We at Deadshirt like to fancy ourselves pretty dedicated to popular culture with a combined knowledge of all things media that borders on the encyclopedic, but no one is perfect. There’s just too much music, too many films, too many comics, and way too many television episodes out there. No longer will we have to harbor the secret shame of not having experienced an expected work. Here is where we fill in the missing gaps.
By Luke Herr
Like driving in a heavy blizzard, I wasn’t sure what the heck I’d be facing as I ventured into watching Fargo. It was a movie where I’d had a strange picture painted for me by everyone else who had seen it. I expected something funny – this movie has appeared on several best comedy lists since its release in 1996. I expected violence – my mom regularly warned that it was too violent for her current mood. I knew four other facts – there is someone going into a wood-chipper, there is a pregnant cop, there is some Minnesota nice with the “donncha know”-s and “oh jeeze”-s, and it has Steve Buscemi. These key points were the landmarks I spent my first viewing looking out for, when in retrospect, I should have just driven carefully and focused on the road in front of me, the film itself.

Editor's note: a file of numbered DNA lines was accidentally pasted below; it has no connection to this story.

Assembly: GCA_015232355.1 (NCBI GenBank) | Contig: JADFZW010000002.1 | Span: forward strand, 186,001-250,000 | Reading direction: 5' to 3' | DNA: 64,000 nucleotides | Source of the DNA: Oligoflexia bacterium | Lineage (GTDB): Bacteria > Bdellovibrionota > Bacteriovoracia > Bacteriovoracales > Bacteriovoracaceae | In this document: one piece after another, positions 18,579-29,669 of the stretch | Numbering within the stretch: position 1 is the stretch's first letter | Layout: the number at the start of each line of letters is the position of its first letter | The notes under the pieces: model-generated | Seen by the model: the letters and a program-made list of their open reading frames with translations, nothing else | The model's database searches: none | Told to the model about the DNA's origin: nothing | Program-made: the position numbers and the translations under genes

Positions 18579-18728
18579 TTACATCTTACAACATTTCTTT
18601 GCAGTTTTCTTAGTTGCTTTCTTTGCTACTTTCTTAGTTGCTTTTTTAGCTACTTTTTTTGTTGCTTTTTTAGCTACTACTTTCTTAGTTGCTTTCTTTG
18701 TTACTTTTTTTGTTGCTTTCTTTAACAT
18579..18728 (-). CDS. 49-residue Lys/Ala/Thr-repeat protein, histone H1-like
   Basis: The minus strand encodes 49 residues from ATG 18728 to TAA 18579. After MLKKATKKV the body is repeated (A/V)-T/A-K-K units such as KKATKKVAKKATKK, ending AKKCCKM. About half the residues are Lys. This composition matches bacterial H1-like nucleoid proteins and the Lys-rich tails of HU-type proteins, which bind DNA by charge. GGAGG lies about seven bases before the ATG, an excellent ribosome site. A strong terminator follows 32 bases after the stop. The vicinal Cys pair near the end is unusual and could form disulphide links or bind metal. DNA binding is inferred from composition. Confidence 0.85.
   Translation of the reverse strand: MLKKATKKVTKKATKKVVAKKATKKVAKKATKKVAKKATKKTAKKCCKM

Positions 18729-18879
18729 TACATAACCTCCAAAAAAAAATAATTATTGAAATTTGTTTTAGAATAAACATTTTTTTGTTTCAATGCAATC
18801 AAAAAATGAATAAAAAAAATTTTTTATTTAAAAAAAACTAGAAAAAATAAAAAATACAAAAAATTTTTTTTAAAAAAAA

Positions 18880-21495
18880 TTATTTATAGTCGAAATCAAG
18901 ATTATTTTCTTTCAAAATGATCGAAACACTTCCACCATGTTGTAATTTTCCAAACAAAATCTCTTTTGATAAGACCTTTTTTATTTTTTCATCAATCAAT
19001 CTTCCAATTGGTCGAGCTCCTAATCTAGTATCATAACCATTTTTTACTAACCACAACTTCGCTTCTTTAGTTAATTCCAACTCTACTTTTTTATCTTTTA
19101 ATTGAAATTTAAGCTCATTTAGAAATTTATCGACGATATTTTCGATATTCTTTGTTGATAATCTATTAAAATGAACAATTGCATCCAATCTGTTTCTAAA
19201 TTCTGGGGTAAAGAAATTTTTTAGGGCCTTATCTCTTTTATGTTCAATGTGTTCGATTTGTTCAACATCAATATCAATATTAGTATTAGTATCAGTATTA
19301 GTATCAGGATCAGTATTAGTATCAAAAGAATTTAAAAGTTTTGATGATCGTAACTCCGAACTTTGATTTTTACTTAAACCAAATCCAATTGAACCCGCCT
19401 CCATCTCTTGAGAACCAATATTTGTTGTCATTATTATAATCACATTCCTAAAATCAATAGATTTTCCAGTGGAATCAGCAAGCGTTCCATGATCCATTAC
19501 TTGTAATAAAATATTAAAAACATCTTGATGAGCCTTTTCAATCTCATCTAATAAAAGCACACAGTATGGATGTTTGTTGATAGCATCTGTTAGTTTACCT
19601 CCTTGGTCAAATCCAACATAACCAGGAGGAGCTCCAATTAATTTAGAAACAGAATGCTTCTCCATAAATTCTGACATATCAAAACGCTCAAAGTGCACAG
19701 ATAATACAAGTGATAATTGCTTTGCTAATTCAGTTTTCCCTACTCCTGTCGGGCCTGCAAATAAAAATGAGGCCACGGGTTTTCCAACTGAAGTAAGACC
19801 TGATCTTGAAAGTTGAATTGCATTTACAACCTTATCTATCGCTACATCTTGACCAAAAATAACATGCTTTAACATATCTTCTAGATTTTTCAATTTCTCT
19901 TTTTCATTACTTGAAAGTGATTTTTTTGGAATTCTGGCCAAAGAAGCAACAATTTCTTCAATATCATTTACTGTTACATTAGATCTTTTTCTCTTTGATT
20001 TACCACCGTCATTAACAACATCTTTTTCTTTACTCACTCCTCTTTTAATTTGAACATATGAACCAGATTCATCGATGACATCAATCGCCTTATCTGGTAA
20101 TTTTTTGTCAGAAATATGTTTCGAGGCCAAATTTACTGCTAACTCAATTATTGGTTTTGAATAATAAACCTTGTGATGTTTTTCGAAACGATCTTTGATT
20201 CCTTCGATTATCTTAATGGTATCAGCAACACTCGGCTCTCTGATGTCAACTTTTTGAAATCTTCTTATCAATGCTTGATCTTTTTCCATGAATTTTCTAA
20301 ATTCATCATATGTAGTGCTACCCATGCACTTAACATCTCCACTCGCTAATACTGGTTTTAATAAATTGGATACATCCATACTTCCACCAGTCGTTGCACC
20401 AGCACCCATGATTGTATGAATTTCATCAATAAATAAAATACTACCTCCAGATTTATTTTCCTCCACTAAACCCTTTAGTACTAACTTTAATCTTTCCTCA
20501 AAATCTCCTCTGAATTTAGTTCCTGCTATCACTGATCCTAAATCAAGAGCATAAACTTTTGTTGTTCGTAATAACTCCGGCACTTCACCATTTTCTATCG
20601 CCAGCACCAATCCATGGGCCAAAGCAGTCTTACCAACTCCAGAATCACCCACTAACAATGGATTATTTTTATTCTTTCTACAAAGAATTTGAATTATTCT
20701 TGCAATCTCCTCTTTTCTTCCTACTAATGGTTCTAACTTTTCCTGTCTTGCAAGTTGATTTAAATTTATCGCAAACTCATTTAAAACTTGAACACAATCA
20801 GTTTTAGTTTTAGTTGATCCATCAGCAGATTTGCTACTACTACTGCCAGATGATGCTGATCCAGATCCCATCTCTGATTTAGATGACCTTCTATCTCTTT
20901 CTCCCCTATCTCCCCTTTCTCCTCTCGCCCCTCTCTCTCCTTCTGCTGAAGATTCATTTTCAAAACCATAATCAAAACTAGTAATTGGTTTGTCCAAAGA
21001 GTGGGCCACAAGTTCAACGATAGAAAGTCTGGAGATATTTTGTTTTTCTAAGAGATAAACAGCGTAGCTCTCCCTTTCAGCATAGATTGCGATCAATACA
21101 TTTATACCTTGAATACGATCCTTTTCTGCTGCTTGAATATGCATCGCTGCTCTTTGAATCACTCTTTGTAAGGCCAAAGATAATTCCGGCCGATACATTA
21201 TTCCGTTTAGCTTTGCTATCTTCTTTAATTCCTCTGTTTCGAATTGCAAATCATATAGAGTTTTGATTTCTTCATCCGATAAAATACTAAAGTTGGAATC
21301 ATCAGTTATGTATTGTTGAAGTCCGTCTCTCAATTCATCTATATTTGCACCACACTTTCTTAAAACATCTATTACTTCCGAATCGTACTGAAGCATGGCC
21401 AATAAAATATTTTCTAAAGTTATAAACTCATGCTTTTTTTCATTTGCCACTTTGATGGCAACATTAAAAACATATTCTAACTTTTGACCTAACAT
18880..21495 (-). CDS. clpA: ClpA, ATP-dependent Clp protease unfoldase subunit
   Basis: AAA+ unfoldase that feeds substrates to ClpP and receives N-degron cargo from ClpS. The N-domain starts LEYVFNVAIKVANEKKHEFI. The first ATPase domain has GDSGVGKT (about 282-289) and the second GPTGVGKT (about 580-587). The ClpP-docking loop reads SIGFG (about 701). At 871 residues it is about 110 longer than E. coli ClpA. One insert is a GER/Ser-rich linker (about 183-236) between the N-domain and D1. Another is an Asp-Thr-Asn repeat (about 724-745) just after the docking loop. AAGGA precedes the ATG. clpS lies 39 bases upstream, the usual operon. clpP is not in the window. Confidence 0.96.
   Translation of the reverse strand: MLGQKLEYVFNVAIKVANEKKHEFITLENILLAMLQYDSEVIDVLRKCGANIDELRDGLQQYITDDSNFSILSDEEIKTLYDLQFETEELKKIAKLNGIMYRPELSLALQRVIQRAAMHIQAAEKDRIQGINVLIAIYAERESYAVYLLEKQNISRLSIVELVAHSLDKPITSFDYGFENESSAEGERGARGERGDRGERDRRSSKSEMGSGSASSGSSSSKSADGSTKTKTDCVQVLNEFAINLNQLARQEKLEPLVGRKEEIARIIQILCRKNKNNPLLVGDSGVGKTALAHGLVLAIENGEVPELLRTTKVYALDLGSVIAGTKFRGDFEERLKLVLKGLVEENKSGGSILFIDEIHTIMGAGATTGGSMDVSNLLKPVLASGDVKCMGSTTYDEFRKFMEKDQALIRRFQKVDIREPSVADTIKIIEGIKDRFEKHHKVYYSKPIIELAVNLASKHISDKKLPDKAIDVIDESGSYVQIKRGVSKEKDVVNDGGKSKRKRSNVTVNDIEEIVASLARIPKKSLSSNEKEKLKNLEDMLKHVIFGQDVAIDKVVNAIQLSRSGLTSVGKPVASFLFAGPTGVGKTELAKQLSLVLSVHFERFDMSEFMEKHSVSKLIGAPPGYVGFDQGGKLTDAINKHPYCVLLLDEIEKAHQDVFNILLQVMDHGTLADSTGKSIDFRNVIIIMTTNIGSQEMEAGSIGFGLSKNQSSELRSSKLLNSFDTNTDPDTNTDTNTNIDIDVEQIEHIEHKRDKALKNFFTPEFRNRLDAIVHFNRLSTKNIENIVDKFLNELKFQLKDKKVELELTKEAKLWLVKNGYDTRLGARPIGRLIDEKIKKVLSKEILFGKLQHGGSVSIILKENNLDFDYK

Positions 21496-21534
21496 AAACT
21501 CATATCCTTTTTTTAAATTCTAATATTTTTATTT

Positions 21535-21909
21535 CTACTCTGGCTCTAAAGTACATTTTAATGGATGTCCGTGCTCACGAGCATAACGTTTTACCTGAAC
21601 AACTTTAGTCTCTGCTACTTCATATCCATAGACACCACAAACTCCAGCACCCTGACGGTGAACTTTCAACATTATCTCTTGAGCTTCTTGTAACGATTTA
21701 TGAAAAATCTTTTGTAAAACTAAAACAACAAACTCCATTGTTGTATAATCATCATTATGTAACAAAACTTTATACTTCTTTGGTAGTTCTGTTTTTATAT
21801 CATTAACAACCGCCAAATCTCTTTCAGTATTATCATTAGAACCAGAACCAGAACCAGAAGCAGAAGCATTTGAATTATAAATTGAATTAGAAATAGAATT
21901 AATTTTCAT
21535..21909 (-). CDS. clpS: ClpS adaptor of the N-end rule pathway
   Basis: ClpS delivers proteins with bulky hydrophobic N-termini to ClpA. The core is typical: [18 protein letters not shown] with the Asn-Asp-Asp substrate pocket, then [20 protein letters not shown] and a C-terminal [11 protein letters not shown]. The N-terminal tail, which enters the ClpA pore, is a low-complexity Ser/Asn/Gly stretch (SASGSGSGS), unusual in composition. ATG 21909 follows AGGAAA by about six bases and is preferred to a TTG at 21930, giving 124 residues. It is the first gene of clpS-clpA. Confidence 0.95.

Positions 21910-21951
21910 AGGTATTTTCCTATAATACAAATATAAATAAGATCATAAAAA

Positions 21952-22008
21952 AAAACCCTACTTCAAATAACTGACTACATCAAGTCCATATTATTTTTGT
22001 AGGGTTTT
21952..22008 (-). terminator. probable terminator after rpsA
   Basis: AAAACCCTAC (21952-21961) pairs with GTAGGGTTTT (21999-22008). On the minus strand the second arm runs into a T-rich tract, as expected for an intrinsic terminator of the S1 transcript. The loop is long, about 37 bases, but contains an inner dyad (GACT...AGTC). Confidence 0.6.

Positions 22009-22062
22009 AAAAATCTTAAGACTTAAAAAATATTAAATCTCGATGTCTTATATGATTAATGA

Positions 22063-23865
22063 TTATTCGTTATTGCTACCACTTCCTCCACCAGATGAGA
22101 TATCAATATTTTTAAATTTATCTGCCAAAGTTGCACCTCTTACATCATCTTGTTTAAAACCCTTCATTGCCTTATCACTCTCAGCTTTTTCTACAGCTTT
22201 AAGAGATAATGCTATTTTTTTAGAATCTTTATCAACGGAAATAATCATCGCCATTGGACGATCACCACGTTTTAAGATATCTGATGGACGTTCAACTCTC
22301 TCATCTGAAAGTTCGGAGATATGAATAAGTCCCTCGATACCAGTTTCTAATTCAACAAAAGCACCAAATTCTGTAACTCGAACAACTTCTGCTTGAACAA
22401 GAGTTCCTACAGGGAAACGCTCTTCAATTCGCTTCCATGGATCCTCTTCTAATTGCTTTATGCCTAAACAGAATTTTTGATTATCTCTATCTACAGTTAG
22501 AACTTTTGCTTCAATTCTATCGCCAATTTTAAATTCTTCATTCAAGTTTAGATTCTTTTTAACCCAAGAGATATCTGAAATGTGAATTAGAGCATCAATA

The first time I watched Fargo I expected the movie to be something it was not. I was expecting something more like the Coen Brothers’ later film, Burn After Reading, with its over-the-top characters, wildly farcical situations, and shockingly visceral violence. I let my expectations and preconceived notions lead me to ruin, for Fargo is decidedly NOT Burn After Reading. That is perfectly fine because it wasn’t going for the same feel, but coming to terms with the difference between my expectations and the film itself was difficult. Trying to hold Fargo, a well-constructed film that knows where it’s going, to the standards of a different film, was a bad idea. The first time I was plagued by wanting things to move faster and to ramp up more. I came away bothered by not having clear feelings on the film, because I wasn’t sure why I didn’t love it.
First, a little on the plot for fellow new residents of Fargo. Jerry Lundegaard (William H. Macy), a car salesman, tries to get his wife kidnapped by Carl and Gaear, (two criminals played by Peter Stormare and the aforementioned Buscemi) so he can get money to buy a car lot of his own so he could provide for his family instead of living under his father-in-law’s shadow. His wife gets kidnapped as planned but Carl and Gaear end up killing two other people and increase their demands for ransom. We follow pregnant police investigator Marge Gunderson as she tries to piece together the various strands of this ridiculous series of wry, film noir events.
The characters were interesting, many scenes were beautiful, and the cinematography was great. That bird shot in the opening that provides such an excellent and understated contrast to the snowstorm. Every scene in Jerry’s office where he seems trapped there with the blinds as prison bars, and even just the driving scenes where the characters seem to be the only ones alive and affecting the story, which is more or less true. It was fantastic. But despite everything that I liked about the movie, that first viewing didn’t click so I had to try and parse out why.